Career Advancement Opportunities
Even after you’ve graduated from your degree program and snagged a job, your college vocabulary will continue to prove valuable. In fact, it could put you first in line for promotions and advancements. This may lead to more job satisfaction, prestige, and, yes—higher wages. The Society for Human Resource Management (SHRM) lists good communication skills among the top ten skills managers need in the workplace, citing the results of a survey of more than 15,000 managers worldwide. SHRM cites the “7 C’s of Communication,” one of which is conciseness. Essentially, this means that using one word instead of several to communicate an idea is preferable. Conciseness is often dependent upon vocabulary knowledge, however. That is, you’ll need to know the right word to use. Thus, having a good grasp of college-level words can help you communicate concisely. This can add to your effectiveness as a manager.
If you can leverage your college vocabulary to earn a managerial position, you can expect to start reaping monetary rewards. According to the Bureau of Labor Statistics (BLS), managers make more on average than employees of any other occupational group. In 2020, the median annual wage for professionals in management positions was well over six figures—$109,760 to be exact.
How to Expand Your Vocabulary to Include College Words
At this point, you may be wondering what you should do if you can’t define all of the words every college student should know. Good question! Acknowledging the importance of a good college vocabulary is one thing, but acquiring one is another thing entirely. If you feel like your knowledge of new words is subpar, don’t fret. There are some things you can do to expand your vocabulary. This will ensure you’re verbally prepared for your postsecondary journey and beyond.
Reading to Learn New Words
If the idea of curling up with a good book and a hot beverage appeals to you, then you’re in luck. Reading is widely accepted as one of the very best ways to improve one’s vocabulary by learning new words. Just ensure the book you’re reading is on par with college-level words and diction. After all, reading a book full of rudimentary words you know might be enjoyable, but it won’t do anything to build a college vocabulary. Your reading habit should include challenging literature full of unfamiliar words. Exposing yourself to college words used in context can help you absorb these words into your own vocabulary. The more you’re exposed to them, the more likely it is that they’ll make their way into your own speech and writing. This is why well-read people also tend to have better writing and speaking skills.
Expand Your Vocabulary by Listening
If you’re not an avid reader, know there are other ways to learn new words. This includes listening to these words as they’re spoken aloud. That means listening to an audiobook is a perfectly acceptable way to expand your vocabulary. Grammarly suggests that even movies and television shows can be instructive when it comes to learning new vocabulary words. This experience is like reading visual books with the added perk of hearing the words pronounced. This technique may be more effective for second-language learners. Still, it can be beneficial to native speakers as well. Just be selective about the types of media you consume.
Writing for Practice with College-Level Words
Writing is often thought of as an assignment or chore. But it can also be a tool for learning, particularly when it comes to adding more words to your vocabulary. Simply writing down a word and its definition in a vocabulary journal can help you commit the term to memory. Of course, becoming comfortable with the word in formal writing or speech may require a bit more practice. For this, we recommend making an intentional effort to use the word in casual writing. This could be in a personal journal, an email to a friend, or a low-stakes classroom assignment. As you find opportunities to use new vocabulary words more frequently, you’ll become more confident applying them to other contexts, such as public speaking and essay writing.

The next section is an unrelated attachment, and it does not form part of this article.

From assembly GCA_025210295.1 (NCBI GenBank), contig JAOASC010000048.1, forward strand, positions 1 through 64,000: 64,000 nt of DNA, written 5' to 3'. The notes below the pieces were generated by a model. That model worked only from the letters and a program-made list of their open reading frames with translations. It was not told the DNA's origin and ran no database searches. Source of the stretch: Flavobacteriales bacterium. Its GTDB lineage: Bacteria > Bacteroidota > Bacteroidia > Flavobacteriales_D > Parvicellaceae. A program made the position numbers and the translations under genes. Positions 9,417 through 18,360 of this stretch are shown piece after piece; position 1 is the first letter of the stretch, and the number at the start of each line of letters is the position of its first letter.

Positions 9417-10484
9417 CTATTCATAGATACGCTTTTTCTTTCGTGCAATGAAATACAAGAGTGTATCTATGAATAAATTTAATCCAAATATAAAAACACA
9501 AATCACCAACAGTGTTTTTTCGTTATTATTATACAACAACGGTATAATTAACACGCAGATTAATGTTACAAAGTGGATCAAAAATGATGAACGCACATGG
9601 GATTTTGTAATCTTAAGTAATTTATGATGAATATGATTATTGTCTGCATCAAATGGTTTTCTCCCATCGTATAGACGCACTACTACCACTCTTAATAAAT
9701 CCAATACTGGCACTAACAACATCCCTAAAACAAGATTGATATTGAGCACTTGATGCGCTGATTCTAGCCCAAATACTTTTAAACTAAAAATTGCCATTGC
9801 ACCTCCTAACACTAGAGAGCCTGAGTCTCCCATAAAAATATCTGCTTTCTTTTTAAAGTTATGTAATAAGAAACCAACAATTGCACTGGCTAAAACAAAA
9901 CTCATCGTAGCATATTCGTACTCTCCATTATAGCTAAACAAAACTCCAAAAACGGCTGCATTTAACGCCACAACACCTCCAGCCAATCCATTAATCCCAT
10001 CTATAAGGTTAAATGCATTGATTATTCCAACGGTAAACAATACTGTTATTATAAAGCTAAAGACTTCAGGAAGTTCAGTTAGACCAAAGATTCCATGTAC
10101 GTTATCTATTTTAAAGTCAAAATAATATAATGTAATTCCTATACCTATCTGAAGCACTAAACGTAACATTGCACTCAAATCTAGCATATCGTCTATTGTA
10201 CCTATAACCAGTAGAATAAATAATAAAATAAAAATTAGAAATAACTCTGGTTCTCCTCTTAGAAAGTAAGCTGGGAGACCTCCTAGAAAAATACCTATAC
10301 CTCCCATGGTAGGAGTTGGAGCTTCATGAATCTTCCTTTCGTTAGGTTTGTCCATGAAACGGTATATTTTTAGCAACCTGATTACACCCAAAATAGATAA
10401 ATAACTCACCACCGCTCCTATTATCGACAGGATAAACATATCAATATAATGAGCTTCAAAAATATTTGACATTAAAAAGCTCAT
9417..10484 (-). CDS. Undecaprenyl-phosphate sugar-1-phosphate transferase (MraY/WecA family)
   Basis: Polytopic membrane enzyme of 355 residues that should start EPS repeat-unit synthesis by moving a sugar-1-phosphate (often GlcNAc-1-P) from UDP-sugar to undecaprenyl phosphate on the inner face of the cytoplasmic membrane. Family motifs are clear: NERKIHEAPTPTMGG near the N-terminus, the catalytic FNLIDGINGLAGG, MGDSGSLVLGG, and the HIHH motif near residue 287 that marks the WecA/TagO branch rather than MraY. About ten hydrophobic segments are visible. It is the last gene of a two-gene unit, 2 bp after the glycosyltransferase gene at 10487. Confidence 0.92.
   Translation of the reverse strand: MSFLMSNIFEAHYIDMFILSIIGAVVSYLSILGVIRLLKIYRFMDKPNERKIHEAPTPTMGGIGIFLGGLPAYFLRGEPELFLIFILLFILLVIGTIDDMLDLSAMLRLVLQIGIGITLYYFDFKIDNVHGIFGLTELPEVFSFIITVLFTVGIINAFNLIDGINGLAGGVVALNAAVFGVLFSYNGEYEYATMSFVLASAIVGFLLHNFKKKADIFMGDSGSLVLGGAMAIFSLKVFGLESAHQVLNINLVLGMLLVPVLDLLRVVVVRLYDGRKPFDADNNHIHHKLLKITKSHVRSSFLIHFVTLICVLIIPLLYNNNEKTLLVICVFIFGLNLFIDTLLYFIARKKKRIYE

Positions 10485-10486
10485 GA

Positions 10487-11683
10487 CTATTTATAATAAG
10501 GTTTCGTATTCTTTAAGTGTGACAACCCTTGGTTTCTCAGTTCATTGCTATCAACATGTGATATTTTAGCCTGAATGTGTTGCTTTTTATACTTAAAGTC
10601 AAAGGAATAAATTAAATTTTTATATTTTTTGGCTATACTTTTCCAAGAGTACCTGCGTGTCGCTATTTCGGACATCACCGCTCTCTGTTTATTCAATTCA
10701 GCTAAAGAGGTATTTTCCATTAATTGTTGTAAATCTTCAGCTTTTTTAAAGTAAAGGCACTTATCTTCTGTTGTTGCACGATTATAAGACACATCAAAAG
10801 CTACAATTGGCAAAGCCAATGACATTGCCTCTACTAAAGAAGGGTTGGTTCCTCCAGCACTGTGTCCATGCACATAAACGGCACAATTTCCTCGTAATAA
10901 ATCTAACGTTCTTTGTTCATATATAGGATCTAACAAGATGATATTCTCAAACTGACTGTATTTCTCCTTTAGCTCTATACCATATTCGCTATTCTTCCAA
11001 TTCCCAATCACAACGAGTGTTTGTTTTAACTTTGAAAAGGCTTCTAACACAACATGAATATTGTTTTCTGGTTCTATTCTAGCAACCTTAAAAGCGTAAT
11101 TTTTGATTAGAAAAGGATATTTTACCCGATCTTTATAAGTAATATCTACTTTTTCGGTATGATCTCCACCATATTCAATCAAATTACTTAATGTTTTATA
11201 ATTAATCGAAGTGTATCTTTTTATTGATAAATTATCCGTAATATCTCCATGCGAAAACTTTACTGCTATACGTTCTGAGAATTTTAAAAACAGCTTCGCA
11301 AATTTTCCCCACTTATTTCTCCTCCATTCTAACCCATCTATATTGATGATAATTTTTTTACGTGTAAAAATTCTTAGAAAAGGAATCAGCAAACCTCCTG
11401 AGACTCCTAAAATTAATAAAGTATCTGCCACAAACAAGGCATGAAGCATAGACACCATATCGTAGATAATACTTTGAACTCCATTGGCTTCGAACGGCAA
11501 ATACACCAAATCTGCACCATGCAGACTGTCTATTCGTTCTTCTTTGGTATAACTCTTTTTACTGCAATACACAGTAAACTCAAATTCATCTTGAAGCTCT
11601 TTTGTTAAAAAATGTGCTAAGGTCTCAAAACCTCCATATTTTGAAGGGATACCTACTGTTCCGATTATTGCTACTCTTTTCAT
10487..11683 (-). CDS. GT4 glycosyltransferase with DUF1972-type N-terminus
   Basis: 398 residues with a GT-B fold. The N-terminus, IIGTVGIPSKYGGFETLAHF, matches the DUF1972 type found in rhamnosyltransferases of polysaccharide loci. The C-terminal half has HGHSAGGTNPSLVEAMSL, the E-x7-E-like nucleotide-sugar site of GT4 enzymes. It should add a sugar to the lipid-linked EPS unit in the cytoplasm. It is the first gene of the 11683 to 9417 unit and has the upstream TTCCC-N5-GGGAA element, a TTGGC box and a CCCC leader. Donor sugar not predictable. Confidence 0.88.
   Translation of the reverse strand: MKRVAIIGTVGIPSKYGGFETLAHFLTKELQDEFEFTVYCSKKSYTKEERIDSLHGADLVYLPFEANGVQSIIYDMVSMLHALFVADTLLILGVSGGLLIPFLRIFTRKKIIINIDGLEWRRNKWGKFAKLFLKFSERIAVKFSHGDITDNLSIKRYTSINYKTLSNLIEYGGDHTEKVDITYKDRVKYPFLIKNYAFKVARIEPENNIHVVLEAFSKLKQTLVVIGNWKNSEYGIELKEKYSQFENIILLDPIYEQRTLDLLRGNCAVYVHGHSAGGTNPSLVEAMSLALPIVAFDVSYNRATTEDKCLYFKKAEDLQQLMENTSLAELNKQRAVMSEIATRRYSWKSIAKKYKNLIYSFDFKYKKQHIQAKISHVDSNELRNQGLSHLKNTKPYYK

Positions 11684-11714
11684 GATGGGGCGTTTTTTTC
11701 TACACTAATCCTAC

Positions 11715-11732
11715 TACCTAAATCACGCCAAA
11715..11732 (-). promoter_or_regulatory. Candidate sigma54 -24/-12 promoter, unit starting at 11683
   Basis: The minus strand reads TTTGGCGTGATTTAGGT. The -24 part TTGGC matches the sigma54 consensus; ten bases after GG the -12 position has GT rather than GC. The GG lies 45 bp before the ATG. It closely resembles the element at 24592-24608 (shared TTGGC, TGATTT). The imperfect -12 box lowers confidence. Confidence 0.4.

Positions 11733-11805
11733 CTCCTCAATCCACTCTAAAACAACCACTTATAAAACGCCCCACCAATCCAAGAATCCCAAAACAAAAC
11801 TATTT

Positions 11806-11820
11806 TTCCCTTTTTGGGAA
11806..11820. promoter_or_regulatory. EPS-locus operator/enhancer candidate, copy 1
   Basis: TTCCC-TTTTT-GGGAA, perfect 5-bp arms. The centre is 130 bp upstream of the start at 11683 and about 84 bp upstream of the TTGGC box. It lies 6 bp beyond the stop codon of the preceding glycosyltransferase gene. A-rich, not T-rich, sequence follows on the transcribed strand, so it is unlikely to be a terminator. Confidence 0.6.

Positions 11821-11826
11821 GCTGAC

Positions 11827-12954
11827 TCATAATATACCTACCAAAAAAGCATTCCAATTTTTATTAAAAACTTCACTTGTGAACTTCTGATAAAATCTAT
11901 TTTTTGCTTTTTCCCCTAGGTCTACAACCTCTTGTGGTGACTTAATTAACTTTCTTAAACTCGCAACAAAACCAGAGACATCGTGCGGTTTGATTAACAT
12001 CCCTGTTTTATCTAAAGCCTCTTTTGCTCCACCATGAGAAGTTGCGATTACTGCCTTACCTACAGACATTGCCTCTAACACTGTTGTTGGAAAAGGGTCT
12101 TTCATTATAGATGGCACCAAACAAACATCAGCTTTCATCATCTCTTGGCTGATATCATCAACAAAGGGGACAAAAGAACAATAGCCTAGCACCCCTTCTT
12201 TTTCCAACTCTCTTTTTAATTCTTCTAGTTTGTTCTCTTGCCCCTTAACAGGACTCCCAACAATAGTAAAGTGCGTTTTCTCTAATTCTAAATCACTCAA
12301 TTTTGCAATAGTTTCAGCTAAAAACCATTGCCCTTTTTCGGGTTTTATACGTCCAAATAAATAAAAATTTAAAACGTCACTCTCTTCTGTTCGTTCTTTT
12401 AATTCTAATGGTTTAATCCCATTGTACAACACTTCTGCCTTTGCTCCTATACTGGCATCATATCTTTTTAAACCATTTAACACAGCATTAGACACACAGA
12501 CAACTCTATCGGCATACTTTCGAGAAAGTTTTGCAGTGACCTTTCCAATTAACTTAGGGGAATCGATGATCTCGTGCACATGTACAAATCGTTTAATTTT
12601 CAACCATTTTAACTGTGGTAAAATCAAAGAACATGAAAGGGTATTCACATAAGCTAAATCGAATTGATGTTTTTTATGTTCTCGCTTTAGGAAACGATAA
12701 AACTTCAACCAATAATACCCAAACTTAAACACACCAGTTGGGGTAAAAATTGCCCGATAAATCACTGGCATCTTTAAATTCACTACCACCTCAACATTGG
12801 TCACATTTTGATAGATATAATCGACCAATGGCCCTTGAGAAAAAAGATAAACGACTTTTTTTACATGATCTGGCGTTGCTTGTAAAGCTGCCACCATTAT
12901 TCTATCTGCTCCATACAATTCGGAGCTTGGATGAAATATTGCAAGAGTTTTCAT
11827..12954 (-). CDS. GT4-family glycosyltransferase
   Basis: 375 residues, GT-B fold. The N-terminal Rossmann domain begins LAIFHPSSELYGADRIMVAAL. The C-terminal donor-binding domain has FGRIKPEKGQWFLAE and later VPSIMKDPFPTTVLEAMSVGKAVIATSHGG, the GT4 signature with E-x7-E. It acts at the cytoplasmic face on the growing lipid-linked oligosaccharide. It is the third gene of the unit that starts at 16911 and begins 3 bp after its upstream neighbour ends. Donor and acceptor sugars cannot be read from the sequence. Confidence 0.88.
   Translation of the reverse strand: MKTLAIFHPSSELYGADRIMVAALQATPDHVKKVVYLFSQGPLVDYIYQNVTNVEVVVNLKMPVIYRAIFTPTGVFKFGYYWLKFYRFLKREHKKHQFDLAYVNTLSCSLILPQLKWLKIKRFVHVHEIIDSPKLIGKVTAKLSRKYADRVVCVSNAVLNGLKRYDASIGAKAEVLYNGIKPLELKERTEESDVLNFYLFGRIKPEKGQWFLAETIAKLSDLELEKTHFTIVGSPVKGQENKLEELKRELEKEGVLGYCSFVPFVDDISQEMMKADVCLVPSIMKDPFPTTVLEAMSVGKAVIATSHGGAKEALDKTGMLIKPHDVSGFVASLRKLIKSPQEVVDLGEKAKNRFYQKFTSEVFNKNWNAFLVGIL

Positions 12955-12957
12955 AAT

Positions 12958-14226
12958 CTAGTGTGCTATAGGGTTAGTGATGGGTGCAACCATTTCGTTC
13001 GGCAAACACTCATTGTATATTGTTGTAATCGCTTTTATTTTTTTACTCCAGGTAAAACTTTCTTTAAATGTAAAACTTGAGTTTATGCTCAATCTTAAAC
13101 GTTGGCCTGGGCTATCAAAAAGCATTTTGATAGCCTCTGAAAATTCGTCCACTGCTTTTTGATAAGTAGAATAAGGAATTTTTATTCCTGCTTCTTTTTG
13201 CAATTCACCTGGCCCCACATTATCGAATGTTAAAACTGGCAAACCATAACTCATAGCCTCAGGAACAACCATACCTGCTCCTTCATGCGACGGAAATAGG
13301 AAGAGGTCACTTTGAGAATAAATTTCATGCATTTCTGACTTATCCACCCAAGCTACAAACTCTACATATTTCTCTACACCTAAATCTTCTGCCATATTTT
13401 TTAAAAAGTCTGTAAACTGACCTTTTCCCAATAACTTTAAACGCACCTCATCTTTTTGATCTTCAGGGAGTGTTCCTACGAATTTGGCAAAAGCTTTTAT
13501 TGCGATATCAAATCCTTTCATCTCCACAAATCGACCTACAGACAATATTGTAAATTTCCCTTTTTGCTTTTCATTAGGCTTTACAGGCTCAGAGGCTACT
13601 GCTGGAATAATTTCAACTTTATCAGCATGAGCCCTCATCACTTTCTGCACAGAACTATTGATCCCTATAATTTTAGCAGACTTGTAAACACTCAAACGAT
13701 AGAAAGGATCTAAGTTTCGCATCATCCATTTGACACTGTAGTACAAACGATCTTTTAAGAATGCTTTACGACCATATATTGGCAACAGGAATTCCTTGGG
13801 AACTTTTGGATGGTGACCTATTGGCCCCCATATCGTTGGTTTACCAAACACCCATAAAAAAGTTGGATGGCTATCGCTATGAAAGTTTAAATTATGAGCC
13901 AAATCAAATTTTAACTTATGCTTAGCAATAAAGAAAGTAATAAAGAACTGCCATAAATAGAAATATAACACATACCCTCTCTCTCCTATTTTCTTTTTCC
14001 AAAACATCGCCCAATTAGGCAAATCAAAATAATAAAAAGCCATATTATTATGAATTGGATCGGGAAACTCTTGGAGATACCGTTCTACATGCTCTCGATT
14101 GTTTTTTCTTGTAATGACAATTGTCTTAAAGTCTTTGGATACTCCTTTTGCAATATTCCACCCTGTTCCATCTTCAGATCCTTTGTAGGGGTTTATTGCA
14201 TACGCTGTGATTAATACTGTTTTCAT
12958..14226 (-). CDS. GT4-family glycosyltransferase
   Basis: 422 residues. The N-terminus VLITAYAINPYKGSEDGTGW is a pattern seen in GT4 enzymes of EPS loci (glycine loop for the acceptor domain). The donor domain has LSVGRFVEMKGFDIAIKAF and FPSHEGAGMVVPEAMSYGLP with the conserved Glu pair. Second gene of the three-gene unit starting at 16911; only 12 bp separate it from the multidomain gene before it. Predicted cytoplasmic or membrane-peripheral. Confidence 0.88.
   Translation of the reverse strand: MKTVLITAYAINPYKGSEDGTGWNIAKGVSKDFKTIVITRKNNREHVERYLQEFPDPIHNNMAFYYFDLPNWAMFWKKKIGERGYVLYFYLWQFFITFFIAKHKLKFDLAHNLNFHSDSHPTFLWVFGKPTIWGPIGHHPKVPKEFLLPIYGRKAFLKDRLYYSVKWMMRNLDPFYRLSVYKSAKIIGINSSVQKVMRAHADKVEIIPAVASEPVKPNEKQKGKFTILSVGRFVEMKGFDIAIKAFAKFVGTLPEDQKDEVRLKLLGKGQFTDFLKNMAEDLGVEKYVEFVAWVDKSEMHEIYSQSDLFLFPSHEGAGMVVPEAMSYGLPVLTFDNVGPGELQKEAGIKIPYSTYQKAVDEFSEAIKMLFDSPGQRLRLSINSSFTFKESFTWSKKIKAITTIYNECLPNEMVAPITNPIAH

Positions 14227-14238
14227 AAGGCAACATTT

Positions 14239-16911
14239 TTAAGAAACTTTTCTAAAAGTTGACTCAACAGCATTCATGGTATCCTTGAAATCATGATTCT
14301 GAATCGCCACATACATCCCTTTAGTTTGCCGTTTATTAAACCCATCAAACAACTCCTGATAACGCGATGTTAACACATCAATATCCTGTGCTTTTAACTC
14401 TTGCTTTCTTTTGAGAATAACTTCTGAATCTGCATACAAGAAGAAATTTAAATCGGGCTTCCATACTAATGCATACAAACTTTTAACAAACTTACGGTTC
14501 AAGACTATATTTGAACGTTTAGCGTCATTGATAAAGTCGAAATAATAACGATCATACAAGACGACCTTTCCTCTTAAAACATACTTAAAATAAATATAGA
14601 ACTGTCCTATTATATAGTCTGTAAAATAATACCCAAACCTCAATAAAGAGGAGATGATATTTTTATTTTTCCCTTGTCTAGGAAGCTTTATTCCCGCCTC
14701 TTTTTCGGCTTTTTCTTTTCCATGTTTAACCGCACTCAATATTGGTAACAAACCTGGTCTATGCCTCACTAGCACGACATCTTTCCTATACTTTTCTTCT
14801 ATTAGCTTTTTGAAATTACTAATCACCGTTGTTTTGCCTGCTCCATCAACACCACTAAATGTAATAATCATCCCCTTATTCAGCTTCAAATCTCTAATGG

Technology for Exposure to College Vocabulary Words
For decades now, technology and learning have been intertwined. Thus, it’s no surprise that there are high-tech ways to build a college vocabulary today. It’s simple–play word games! Test-prep company Magoosh offers a word game/vocabulary-building app featuring 1200 different words for daily practice. If the idea of having an educational app on your phone is off-putting, there are plenty of other options to play word games. This includes word association games. Word games have become strangely popular and highly addictive, so much so that people forget that they’re also good for the brain. Completing online crossword puzzles, playing Scrabble Go with a friend across the globe, or even challenging a stranger to a round of Words with Friends are all good ways to learn English words (and they’re fun too).
If learning new words to improve your vocabulary wasn’t already on your radar, we trust it is now. Building a college vocabulary is a simple and often overlooked strategy to gain a competitive advantage in academia and on the job. It’s also a technique that can be improved over time. When you decide to expand your vocabulary, you might wonder how many words to learn. English vocabulary is so vast. There’s virtually an infinite number of college-level words one can learn. With these boundless opportunities for growth, the sky is the limit regarding what you can accomplish. All you need is a little ambition and an extensive vocabulary.
- Bureau of Labor Statistics: Occupational Outlook Handbook—Management Occupations
- Grammarly: 10 Ways to Improve Your English Vocabulary
- Indeed: How Long Do Job Interviews Last?
- Society for Human Resource Management (SHRM): Top 10 Management Skills You Need